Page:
Storage deviceThese are non-volatile places to keep the data and programs we use safe. We save our work into storage devices. Examples include hard disk drive, CD / DVD, solid state drive, USB Memory Stick.
Central Processing Unit (CPU)This is the part of the computer than executes all the instructions in the computer programs.
Operating SystemThe (large) piece of software which controls the operation of the computer and all the devices connected to it.
Personal DataData / Information which can be used to identify a single person, e.g. name, address, phone number, school, height and many others.
ProgrammingWriting instructions for a computer to follow, to solve a problem. When writing our programs we need to consider: SequenceSelection Iteration.
SequenceSequence is ensuring that the program instructions are arranged in an order that we solve the problem.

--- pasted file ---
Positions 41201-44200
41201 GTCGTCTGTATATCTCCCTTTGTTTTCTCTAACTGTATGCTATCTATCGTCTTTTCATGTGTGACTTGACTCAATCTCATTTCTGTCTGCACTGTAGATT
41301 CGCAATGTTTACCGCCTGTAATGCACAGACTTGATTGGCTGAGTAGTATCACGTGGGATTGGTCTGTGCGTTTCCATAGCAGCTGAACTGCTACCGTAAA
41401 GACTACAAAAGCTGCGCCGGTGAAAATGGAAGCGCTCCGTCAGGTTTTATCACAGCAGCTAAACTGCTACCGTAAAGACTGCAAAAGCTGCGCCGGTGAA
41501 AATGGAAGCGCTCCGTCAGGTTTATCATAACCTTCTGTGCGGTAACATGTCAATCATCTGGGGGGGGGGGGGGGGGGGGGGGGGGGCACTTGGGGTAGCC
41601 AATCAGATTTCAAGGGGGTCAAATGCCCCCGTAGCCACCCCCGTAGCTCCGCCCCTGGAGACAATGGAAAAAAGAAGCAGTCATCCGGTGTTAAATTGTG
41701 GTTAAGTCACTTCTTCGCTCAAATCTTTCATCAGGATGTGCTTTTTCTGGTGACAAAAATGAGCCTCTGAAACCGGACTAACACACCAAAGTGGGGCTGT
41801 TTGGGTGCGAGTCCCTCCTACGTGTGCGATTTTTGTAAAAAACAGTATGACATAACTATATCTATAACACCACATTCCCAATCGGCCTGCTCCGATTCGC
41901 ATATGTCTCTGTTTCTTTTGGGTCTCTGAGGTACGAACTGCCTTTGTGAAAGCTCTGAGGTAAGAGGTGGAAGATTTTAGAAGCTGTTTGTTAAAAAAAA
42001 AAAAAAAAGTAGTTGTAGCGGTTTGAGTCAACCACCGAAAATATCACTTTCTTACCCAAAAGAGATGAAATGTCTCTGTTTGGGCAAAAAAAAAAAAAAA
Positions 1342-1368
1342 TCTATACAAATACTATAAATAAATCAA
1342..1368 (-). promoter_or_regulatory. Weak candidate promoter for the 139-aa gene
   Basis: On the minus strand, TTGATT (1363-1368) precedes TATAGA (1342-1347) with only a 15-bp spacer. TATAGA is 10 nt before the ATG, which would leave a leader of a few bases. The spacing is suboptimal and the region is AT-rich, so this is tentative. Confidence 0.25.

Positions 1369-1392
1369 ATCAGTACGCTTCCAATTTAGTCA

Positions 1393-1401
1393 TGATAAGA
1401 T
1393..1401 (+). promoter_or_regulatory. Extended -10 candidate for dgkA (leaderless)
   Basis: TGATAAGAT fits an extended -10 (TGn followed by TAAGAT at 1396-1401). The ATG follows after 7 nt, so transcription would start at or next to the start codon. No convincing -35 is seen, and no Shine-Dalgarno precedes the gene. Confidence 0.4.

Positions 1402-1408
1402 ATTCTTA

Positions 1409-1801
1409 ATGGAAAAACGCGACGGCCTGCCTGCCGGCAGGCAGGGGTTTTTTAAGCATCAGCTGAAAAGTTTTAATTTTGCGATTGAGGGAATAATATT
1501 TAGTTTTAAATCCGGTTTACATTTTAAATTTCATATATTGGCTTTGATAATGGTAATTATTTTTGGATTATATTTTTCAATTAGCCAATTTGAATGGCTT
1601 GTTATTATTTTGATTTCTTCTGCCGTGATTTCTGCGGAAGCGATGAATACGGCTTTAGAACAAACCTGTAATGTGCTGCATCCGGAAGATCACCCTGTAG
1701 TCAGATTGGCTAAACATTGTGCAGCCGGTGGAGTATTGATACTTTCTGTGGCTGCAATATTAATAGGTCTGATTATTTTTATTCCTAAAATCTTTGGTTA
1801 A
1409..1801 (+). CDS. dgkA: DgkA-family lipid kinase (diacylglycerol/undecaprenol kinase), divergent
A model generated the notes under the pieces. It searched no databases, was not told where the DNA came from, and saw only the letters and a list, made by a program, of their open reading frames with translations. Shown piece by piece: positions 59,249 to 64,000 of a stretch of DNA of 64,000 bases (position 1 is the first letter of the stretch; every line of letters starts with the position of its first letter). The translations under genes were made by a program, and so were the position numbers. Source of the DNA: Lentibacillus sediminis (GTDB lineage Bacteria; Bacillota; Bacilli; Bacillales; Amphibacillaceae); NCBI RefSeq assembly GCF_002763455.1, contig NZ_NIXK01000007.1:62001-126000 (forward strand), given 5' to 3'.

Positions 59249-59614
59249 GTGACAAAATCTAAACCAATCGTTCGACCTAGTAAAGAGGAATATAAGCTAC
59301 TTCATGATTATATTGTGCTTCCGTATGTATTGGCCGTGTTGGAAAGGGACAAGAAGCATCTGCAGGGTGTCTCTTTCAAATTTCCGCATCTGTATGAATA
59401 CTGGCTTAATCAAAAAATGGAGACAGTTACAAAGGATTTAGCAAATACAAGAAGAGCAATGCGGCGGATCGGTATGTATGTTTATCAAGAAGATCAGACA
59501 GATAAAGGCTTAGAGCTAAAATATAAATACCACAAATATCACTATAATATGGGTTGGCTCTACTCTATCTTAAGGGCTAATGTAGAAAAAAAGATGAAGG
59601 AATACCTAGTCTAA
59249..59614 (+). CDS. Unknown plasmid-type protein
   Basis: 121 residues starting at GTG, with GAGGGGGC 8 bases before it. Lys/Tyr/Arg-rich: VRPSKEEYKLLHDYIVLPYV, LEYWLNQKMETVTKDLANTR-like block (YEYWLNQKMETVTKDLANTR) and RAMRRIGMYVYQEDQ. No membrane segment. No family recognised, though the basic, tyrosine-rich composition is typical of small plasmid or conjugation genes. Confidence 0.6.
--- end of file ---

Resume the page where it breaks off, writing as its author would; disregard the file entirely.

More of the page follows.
SelectionSelection is deciding which parts of the computer program will be executed (run) depending on a decision. For example: if age greater than 17 then: print(“You can learn to drive”) else: print(“You can’t drive yet”).
IterationIteration means repeating something. For a program this usually means performing a series of program instructions many times over. For Example: For number in range(1,11): print(number, “Times 5 =“, number * 5) End For This will cause the computer to print out the 5 times table.
Bits and BytesComputer scientists measure the size of something in terms of bits and bytes. There are 8 bits in one byte. There are about 1000 (actually 1024) bytes in one kilobyte (kb). There are about 1000 (1024) kilobytes in one megabyte.   bit, nibble (4 bits), byte, kilobyte, megabyte, gigabyte, terabyte Remember: Big Kits Make Great Tents!